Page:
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COVID-19 locking rules significantly reduce the sexually transmitted infections in Australia

The Australian COVID-19 block has led to a significant drop in sexually transmitted infections, research shows.

Chlamydia is at an all-time low, with the latest data from the Australian Department of Health showing January to June, the lowest in a decade.

There were 37,582 positive tests for the STI in this period – down from 54,485 in 2019, 53,965 in 2018 and 60,687 in 2017.

The figure also surpasses the 37.9237 positive tests nationwide from January to June in 2010.

Chlamydia is at an all-time low, with the latest data from the Australian Department of Health showing figures for January to June, the lowest in a decade

Chlamydia is at an all-time low, with the latest data from the Australian Department of Health showing figures for January to June, the lowest in a decade

Victoria was the only state that failed to pass positive tests in June.

The data shows 113 people who tested positive for Chlamydia in the Australian Capital Territory, down 31 from the same time in 2019, along with 1994 in New South Wale, down 495 and 1852 in Queensland, down 54.

One hundred and forty-nine tested positive in the Northern Territory, with 82, 444 in South Australia, with 64, 117 in Tasmania, with three, and 849 in Western Australia, with 22.

The figure had fallen in 2037 compared to the same month the previous year.

The Australasian Society for HIV, Viral Hepatitis and Sexual Health Medicine (ASHM) clinical adviser, Dr. Vincent Cornelisse, said it was easy to assume that the decline in Chlamydia reflected that people had less sex with casual partners during the lockdown then before COVID-19.

However, this does not mean that everyone no longer has sex with casual partners, so we must ensure that people continue to have access to sexual health services, he said.

“These data are difficult to interpret with certainty.”

It may also reflect a lower number of customers under investigation for STD services, said Dr. Corneilsse.

Sexually Transmitted Infections (STDs) in Australia by June 2020, according to the Australian Department of Health
STDsTO TRADENSWNTQLDSABAGVICWASTATES TOTALLYYEARS TOTAL
Chlamydia infection113199414918524441170849 551837582
Gonococcal infection148091065821508238291219815970
Syphilis <2 years09122814151583082296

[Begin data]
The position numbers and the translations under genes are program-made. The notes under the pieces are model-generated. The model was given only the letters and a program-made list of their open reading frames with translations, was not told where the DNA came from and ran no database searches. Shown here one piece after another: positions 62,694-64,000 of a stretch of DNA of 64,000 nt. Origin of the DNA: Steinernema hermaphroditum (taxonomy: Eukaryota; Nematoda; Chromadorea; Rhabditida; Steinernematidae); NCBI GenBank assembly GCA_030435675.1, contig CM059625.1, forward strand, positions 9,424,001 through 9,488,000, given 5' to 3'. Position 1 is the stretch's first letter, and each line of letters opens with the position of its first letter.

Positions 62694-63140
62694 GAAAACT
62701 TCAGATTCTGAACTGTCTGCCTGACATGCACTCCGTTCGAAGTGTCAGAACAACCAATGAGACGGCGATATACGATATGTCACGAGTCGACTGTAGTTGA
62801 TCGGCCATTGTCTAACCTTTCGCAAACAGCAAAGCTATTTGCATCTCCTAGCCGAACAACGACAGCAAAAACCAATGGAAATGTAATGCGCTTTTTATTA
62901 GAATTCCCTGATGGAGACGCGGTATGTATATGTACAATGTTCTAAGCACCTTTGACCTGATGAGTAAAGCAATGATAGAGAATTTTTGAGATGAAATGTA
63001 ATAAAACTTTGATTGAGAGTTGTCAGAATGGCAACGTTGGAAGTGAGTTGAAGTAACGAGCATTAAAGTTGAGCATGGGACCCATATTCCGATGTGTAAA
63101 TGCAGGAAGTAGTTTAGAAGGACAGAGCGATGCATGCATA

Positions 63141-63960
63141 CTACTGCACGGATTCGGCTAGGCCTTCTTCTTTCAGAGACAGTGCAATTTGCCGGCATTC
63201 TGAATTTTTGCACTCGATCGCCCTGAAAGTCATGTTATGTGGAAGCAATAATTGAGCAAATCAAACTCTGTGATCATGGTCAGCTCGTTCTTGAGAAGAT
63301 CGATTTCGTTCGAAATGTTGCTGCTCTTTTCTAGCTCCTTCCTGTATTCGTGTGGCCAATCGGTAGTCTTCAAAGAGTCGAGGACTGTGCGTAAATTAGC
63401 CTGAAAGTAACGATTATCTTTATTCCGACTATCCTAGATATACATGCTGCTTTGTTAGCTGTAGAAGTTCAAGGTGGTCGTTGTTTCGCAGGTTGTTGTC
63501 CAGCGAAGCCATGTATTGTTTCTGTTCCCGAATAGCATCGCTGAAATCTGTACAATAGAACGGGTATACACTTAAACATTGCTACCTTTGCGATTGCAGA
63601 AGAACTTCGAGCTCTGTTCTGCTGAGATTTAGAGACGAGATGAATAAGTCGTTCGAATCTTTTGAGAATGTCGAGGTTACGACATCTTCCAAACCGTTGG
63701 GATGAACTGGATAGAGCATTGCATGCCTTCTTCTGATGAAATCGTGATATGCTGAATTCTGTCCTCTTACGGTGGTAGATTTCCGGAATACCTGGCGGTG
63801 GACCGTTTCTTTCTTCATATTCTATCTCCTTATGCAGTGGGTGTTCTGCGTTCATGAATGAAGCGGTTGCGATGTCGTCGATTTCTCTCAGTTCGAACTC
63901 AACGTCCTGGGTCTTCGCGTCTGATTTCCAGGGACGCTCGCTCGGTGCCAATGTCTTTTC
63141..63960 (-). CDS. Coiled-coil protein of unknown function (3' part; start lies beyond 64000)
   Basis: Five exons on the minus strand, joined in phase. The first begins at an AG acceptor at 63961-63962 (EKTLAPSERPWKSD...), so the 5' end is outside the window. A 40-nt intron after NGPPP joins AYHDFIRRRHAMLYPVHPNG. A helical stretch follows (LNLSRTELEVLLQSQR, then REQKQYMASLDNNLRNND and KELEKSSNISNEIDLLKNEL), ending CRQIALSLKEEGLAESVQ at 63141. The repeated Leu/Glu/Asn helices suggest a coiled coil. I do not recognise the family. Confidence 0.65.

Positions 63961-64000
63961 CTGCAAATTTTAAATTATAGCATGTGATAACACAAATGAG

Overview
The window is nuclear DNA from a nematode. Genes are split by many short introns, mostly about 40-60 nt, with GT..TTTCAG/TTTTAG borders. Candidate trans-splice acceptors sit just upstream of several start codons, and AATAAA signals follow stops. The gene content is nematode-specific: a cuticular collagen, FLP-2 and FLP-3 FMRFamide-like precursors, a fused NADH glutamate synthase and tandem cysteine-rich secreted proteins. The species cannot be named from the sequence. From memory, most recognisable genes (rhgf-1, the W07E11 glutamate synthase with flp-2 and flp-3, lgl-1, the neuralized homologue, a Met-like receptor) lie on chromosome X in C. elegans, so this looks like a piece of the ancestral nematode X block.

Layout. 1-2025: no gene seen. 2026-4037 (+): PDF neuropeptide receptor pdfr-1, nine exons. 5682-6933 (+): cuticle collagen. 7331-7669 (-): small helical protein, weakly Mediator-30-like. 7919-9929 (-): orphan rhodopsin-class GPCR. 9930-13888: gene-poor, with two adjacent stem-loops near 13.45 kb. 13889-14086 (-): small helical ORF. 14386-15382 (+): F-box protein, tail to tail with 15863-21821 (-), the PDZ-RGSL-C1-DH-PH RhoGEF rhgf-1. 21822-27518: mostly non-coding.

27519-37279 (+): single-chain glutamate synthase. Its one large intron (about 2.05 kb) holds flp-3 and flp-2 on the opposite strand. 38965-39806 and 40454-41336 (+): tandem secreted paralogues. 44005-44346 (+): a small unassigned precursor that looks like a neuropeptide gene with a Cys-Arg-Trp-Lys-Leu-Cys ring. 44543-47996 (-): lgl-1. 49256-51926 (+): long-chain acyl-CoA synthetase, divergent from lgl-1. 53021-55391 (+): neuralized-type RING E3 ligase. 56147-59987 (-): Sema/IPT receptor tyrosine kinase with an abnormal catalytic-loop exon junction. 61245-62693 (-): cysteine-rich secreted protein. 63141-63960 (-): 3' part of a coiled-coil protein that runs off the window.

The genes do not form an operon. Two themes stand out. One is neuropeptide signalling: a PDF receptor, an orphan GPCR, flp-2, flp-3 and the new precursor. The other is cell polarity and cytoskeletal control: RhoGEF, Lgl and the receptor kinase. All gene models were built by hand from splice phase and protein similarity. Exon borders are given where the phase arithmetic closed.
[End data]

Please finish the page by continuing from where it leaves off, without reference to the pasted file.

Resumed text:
Syphilis> 2 years1184752142201991417
Syphilis congenital0010000129

“So we don’t know to what extent these lower STD rates are the result of lower transmission rates or lower screening rates, or a combination of these factors,” he said.

This is especially difficult for Chlamydia infections, as most Chlamydia infections are not symptomatic and are therefore often only detected when people have a routine asymptomatic STI screen.

“Likewise, syphilis and gonorrhea are often detected in people who have no symptoms and undergo a routine blood test for syphilis, or a throat or anus rod for gonorrhea.”

For gonorrhea and syphilis (

ASHM clinical advisor Dr. Vincent Cornelisse said, “Syphilis and Gonorrhea are often detected in people who have no symptoms,” so a blood test, or throat or anal smear, is necessary

There were 15,970 gonorrhea positive tests this year – down from 17,488 in 2019.

There were 14 positive tests in the ACT, down 16 for the same period in 2019, for June, along with 809 in NSW, down 57, 106 in the NT, down 582 in QLD, up 162, 150 in SA, down 27, eight in TAS, up 238 in Victoria, down 437, and 291 in WA, down 17.

For Syphilis (

There were zero cases registered in the ACT in June, four, 91 in NSW, 56, 22 in the NT, six, 81 in QLD, four, four in SA, 2, one in TAS, one, 51 in Victoria, down of 92 and 58 in WA, up from 10.

ASHM clinical advisor Dr. Vincent Cornelisse (photo) said it was 'difficult to interpret this data with certainty' because the low numbers could be a combination of factors

ASHM clinical advisor Dr. Vincent Cornelisse (photo) said it was 'difficult to interpret this data with certainty' because the low numbers could be a combination of factors

ASHM clinical advisor Dr. Vincent Cornelisse (photo) said it was ‘difficult to interpret this data with certainty’ because the low numbers could be a combination of factors

Dr. Looking to the future, Corneilsse said STI and HIV rates are being monitored closely.

“Over time, we will have a better idea of ​​what is really happening with STIs and HIV rates,” he said.

Dr. Corneilsse encouraged Australians with STD symptoms or for a screening to seek medical attention.

Also, anyone who may be at risk for HIV is advised to start HIV pre-exposure prophylaxis (PrEP) to reduce their risk of HIV, and I would encourage them to discuss this with their regular GP or their local sexual health service ,’ he said.

“It is possible to arrange HIV / STI testing and PrEP with telecare arrangements.”

ASHM clinical advisor Dr. Vincent Cornelisse (pictured) said the drop in Chlamydia reflected people who had less sex with casual partners during lockdown than prior to COVID-19

ASHM clinical advisor Dr. Vincent Cornelisse (pictured) said the drop in Chlamydia reflected people who had less sex with casual partners during lockdown than prior to COVID-19

ASHM clinical advisor Dr. Vincent Cornelisse (pictured) said the drop in Chlamydia reflected people who had less sex with casual partners during lockdown than prior to COVID-19

ASHM Clinical Adviser, Dr. Vincent Cornelisse, encouraged Australians with STD symptoms, whether undergoing screening or at risk of HIV, to seek medical attention

ASHM Clinical Adviser, Dr. Vincent Cornelisse, encouraged Australians with STD symptoms, whether undergoing screening or at risk of HIV, to seek medical attention

ASHM Clinical Adviser, Dr. Vincent Cornelisse, encouraged Australians with STD symptoms, whether undergoing screening or at risk of HIV, to seek medical attention

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